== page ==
And because his word possesses authority, he has power over all things, because he is the incarnate Word of God through whom all things were created.  His Word does what He says, and accomplishes the purposes for which He was sent (cf. Isaiah 55:11).  So, when he encounters the man with the unclean spirit in the synagogue, even the spirit knows who Jesus is.  And Jesus, with his authoritative word, casts out the unclean spirit.  This further amazes the people, for Jesus has brought a “new teaching with authority” and “commands even the unclean spirits, and they obey him.”

Jesus is the Holy One of God, and even Satan and his demons know who Jesus is (cf. James 2:19).  Would that the rest of the world did as well!  Many in the world look at Jesus as just a man, just a “ranger from the north,” and do not recognize that he is the promised king, who is returning.  Yet, even the demons believe and shudder, as St. James says.  The unclean spirits also “believe in God;” they are “spiritual.”  This should be a warning to us not to separate God from Jesus.  It’s only through Jesus that we know God’s grace and mercy.  For Jesus is the King of Kings, He has come with all his authority as God to cleanse his creation.

He has already begun this cleansing process of sanctification.  He gathers together his people, washes them clean of their sins, and then works to sanctify you.  This group of people is the Church, God’s people Israel.  And he has done this to you.  He has cleansed you of unclean spirits that once held you captive to death, baptizing you into His Spirit instead and into the life that he brings.

The older baptismal rites of the Church included an exorcism in order to cast out the unclean spirit before the baptized person received the gift of the Holy Spirit.  It reflects Jesus’ discussion in Luke 11 where he talks about the unclean spirit being expelled from a person, and the need for a new Spirit to take its place.  God gives you this new Spirit in your Baptism, the Holy Spirit who dwells in you in order to make you God’s child, His cherished possession.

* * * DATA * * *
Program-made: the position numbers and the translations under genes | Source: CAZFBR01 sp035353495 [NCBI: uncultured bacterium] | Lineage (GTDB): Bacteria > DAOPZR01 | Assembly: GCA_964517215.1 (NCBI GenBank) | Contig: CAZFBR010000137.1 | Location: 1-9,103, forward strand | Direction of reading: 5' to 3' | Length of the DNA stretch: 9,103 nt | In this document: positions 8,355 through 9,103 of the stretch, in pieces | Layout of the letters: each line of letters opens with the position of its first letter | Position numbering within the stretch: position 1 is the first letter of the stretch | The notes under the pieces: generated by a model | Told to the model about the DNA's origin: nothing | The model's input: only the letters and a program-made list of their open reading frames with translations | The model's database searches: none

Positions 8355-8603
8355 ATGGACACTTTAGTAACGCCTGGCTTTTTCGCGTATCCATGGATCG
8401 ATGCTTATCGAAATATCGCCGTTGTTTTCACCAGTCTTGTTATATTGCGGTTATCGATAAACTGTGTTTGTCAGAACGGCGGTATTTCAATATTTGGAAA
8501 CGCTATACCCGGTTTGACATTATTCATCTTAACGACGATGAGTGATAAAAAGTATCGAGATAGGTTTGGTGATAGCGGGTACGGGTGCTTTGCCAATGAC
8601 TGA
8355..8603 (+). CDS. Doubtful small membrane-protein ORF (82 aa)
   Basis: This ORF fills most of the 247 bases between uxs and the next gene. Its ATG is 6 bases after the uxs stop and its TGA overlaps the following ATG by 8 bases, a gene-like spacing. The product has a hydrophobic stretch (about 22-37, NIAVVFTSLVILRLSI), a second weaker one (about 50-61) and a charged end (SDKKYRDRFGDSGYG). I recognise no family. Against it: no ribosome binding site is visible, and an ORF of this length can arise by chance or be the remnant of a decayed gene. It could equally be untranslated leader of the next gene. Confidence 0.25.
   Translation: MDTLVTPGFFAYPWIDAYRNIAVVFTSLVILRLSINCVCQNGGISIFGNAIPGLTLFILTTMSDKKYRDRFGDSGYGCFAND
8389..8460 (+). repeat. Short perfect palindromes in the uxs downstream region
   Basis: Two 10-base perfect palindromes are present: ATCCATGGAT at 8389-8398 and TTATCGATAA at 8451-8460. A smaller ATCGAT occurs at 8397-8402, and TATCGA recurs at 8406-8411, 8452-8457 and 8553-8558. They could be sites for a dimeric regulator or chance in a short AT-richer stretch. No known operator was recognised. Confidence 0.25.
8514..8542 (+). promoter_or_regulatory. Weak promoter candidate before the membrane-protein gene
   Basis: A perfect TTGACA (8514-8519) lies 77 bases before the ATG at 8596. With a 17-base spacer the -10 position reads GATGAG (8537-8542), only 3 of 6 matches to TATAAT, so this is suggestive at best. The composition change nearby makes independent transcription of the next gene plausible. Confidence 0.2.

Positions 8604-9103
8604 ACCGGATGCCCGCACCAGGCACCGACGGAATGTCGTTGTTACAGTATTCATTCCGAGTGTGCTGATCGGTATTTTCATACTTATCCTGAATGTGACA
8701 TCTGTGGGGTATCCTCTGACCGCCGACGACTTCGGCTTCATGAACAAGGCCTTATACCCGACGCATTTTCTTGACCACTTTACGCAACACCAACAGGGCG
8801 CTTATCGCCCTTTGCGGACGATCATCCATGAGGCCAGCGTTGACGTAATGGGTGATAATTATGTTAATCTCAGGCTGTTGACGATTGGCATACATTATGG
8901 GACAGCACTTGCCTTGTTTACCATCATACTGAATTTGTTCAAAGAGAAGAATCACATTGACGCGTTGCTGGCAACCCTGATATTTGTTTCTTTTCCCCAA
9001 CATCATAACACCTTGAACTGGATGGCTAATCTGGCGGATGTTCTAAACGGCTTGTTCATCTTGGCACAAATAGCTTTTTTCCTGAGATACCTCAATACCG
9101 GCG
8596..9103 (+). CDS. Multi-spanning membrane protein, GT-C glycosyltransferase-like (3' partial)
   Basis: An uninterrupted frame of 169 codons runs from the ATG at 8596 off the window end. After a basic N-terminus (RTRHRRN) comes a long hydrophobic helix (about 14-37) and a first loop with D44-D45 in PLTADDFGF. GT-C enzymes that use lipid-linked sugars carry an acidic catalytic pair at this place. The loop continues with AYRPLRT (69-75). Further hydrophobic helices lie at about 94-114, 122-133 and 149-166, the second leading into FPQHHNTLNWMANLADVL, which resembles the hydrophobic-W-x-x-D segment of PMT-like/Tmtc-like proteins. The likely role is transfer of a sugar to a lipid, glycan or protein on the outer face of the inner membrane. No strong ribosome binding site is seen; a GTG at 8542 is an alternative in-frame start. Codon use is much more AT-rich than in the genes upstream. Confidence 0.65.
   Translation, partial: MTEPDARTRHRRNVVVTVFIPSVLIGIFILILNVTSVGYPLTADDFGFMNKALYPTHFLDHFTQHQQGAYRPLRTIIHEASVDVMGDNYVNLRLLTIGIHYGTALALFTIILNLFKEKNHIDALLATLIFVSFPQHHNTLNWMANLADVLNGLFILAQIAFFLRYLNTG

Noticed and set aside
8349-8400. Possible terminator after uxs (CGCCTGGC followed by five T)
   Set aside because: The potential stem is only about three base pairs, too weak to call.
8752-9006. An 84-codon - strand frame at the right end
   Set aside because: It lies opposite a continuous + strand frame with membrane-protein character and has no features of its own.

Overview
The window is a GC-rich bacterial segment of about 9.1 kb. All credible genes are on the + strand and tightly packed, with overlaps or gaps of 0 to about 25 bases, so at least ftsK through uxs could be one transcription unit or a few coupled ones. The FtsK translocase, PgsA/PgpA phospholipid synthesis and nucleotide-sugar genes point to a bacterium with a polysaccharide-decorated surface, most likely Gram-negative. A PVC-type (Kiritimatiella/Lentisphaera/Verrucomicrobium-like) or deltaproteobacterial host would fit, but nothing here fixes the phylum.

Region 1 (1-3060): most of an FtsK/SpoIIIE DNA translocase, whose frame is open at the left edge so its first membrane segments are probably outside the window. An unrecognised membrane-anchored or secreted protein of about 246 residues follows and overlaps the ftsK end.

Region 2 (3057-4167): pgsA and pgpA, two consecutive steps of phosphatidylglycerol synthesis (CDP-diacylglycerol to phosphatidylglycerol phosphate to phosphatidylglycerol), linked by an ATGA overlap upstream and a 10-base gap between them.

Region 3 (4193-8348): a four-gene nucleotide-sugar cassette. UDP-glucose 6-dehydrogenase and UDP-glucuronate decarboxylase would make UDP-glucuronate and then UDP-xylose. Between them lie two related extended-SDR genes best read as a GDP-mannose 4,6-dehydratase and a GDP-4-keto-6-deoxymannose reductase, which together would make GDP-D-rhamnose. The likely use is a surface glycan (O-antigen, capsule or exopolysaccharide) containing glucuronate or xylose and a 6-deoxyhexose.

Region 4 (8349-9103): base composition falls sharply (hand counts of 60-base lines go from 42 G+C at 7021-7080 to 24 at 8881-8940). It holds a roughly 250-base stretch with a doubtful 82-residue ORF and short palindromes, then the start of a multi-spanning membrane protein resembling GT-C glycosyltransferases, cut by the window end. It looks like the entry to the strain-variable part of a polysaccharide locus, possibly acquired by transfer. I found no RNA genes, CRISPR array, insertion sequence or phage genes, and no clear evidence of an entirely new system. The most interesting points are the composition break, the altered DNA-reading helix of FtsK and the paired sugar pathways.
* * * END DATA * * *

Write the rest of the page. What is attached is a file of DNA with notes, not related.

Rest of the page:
So, you have come to know the one true God through Him who is also God.  Christ has brought you to faith and made you an heir of the promise, and you have been given the gift of the Holy Spirit as he rebirthed you.  And, what Christ has begun in the Church is a forerunner of what he will do to all creation when he returns.

For in the Church we see what Christ will do to all the world when he returns.  He came once to deal with sin through his death and resurrection.  He will come again to finish what he started on his cross and in his empty tomb.  He is coming again to fully cleanse and restore all things.  You have already been cleansed and restored to God, but live in a world now that is not fully cleansed or restored.  The evil of Mordor is still out there, prowling this world.  Yet, you are cleansing agents in this fallen, sinful, death-ridden world, helping to preserve it and better it until Christ returns to fully cleanse and restore it.  That’s what the Church looks forward to, the return of the king.

For when Christ returns and he is revealed to all as the rightful king of all creation, then all the world will be the Church only; His people will inherit the promised land of the restored creation which has had all sin, death, and evil removed, like weeds removed from a garden.  And the Church will be perfected on that day, just as Christ is perfect.  Because Christ is the King of all.  He is ruler of all.  He is both Lord over the Church and Lord over all creation.  Amen, come Lord Jesus, Amen.

 

(Image: Christ preaching at Capernaum, By Maurycy Gottlieb, 1878/1879, Public Domain, https://commons.wikimedia.org/w/index.php?curid=1712661